The Year of Living Dangerously
Was 2014 a Watershed?
Business in a Changing World
Stewarding the Future
The Return of Geopolitics
The Revenge of the Revisionist Powers
The Illusion of Geopolitics
The Enduring Power of the Liberal Order
How to Respond to a Disordered World
What the Kremlin Is Thinking
Putin’s Vision for Eurasia
Why the Ukraine Crisis Is the West’s Fault
The Liberal Delusions That Provoked Putin
Who Started the Ukraine Crisis?
A Broken Promise?
What the West Really Told Moscow About NATO Expansion
Why the Kremlin Is Betting on Escalation and Isolation
China's Imperial President
Xi Jinping Tightens His Grip
Keep Hope Alive
How to Prevent U.S.-Chinese Relations From Blowing Up
Asia for the Asians
Why Chinese-Russian Friendship Is Here To Stay
A Meeting of the Minds
Did Japan and China Just Press Reset?
The End of Realist Politics in the Middle East
The Middle East's Durable Map
Rumors of Sykes-Picot's Death are Greatly Exaggerated
Staying Out of Syria
Why the United States Shouldn't Enter the Civil War—But Why It Might Anyway
The Hollow Coalition
Washington's Timid European Allies
This is What Détente Looks Like
The United States and Iran Join Forces Against ISIS
Measuring the Threat from Returning Jihadists
Welcome to the Revolution
Why Shale Is the Next Shale
New World Order
Labor, Capital, and Ideas in the Power Law Economy
The Strategic Logic of Trade
New Rules of the Road for the Global Market
After Malaysia Airlines flight MH17 was shot down over eastern Ukraine on July 17, a catastrophe almost certainly the work of Russian-backed rebels, the United States and the EU implemented new, wider-reaching sanctions. Russian President Vladimir Putin responded by redoubling his Ukraine policy. Rather than distancing itself from the militia groups, Moscow has stepped up its support, transferring arms, providing diplomatic cover, and even ordering Russian forces to fire on Ukrainian military targets across the border. Given the opportunity to abandon an increasingly costly policy, Putin has chosen to escalate.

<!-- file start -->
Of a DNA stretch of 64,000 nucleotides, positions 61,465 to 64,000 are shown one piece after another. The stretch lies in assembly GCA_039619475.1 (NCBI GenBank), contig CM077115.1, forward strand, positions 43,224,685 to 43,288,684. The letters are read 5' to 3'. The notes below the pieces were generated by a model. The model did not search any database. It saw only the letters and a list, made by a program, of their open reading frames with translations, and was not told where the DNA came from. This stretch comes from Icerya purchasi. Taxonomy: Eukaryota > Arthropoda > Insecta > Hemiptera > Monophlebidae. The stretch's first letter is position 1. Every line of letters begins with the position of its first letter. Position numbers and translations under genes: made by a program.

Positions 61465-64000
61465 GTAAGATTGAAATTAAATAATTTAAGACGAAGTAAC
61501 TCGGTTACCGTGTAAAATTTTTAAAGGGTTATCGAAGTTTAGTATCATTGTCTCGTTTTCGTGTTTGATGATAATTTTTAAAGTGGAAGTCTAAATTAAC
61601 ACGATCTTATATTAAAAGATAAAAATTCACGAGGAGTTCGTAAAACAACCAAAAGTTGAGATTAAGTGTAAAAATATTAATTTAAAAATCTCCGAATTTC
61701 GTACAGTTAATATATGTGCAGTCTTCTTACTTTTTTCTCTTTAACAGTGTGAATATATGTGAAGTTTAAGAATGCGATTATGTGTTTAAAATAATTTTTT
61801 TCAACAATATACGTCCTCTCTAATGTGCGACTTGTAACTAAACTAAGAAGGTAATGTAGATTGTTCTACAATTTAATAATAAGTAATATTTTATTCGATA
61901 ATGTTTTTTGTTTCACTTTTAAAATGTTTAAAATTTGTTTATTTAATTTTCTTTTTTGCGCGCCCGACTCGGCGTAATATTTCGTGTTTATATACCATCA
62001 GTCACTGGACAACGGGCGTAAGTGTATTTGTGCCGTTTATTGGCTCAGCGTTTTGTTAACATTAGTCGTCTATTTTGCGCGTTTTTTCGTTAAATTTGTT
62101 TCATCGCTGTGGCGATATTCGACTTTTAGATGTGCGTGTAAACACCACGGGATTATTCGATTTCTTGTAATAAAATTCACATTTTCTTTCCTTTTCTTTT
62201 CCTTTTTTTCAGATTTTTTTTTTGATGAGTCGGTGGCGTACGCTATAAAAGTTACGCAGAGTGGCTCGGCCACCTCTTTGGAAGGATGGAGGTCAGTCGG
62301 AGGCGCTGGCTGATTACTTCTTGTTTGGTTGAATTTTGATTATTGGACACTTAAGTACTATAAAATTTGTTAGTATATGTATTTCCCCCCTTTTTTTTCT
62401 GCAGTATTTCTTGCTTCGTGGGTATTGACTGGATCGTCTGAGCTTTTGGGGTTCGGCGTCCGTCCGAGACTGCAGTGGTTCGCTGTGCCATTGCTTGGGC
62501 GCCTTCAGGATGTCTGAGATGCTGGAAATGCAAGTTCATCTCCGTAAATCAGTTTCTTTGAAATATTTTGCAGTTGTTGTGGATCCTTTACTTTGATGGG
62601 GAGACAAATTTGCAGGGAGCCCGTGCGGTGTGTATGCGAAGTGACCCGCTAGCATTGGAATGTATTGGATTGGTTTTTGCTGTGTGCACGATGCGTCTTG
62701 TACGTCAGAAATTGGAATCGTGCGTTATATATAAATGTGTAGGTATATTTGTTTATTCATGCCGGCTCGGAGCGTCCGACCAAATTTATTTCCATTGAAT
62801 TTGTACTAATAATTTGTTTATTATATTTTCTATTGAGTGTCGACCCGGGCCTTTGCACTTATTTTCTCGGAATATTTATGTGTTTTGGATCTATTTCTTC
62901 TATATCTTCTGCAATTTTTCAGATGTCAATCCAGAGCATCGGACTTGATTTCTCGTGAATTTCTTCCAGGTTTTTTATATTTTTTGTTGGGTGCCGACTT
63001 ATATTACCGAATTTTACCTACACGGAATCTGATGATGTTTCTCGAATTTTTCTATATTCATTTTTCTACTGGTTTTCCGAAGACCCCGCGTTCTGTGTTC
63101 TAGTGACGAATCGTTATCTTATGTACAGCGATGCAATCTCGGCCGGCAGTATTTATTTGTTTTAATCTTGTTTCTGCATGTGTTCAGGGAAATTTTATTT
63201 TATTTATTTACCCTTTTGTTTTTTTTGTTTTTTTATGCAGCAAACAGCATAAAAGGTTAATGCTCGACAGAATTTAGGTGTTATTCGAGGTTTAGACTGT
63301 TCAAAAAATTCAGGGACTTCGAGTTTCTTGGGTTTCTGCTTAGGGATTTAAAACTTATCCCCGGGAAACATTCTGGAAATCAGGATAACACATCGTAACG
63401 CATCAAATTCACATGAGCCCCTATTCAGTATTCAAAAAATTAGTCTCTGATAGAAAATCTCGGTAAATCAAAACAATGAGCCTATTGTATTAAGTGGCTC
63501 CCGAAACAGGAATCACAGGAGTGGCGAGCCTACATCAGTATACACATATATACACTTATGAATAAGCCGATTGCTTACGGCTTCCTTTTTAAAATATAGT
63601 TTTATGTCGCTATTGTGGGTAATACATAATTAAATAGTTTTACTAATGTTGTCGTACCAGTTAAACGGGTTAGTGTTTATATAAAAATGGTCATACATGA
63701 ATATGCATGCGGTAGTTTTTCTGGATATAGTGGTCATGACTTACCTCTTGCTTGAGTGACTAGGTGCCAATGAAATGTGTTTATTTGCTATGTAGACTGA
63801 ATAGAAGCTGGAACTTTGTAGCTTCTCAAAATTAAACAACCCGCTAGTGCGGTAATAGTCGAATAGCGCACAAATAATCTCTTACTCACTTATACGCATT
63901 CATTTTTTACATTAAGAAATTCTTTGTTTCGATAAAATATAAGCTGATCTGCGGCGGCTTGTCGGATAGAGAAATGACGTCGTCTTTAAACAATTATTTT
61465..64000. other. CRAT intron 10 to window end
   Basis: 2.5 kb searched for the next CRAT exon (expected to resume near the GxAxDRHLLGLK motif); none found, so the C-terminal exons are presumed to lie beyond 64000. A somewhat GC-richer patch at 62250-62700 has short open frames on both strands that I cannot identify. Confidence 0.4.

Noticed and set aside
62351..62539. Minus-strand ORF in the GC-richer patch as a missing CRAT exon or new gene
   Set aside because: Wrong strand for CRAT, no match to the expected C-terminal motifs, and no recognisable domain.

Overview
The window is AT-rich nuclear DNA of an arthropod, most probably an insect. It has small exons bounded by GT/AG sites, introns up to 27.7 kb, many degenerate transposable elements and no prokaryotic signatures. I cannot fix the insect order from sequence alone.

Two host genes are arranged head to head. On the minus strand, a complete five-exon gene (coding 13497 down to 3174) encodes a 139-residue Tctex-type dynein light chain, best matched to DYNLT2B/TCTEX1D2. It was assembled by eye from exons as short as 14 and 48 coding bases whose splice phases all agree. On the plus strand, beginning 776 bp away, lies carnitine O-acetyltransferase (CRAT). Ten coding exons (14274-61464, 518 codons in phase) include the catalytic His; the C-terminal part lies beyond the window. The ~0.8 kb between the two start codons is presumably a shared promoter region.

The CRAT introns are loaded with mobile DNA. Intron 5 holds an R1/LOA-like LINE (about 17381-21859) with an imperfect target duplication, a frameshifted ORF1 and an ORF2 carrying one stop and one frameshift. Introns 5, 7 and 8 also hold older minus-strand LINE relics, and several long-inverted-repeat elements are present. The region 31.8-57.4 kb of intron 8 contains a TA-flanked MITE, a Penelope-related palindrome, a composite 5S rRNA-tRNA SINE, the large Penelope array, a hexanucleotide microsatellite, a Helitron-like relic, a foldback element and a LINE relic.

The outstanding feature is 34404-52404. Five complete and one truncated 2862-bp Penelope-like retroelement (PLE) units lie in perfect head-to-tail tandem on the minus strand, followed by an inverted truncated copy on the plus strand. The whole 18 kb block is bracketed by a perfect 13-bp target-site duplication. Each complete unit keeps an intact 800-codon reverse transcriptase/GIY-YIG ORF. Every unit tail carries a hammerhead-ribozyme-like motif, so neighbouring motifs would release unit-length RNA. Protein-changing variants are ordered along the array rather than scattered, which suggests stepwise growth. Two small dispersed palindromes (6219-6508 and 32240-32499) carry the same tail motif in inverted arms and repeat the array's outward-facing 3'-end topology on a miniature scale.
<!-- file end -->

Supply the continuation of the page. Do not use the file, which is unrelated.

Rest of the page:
In so doing, he is steering his country toward a period of prolonged isolation and economic difficulty. U.S. President Barack Obama suggested last week that Putin is behaving irrationally. "Objectively speaking, President Putin should want to resolve this diplomatically, to get these sanctions lifted," Obama said. There is a limit to what the United States can achieve, he added, when Putin and those around him are “ignoring what should be their long-term interests.”
But those interests look very different from Moscow than they do from Washington. Putin and his close advisers may be cynical, but they are sincere in their cynicism. They see the West, and the United States in particular, as engaged in an unceasing effort to weaken and fracture Russia. For them, Ukraine represents a redline. Putin’s suspicions of Western motives, dissatisfaction with the post–Cold War global order, and fears of a pro-Western Ukraine are parts of the same potent cocktail of grievance and paranoia. The best, if not the only, prophylactic is what Putin understands as “sovereignty.” It is a concept that Putin warned his Security Council is “being washed out” by “ultimatums and sanctions.” It is also, as Putin sees it, what Soviet Premier Mikhail Gorbachev let slip out from under him, leading to the disintegration of state power -- and thus precisely what Putin is intent on preserving.
To Putin, sovereignty constitutes the essence of power. “Putin’s motivating idea is that Russia’s
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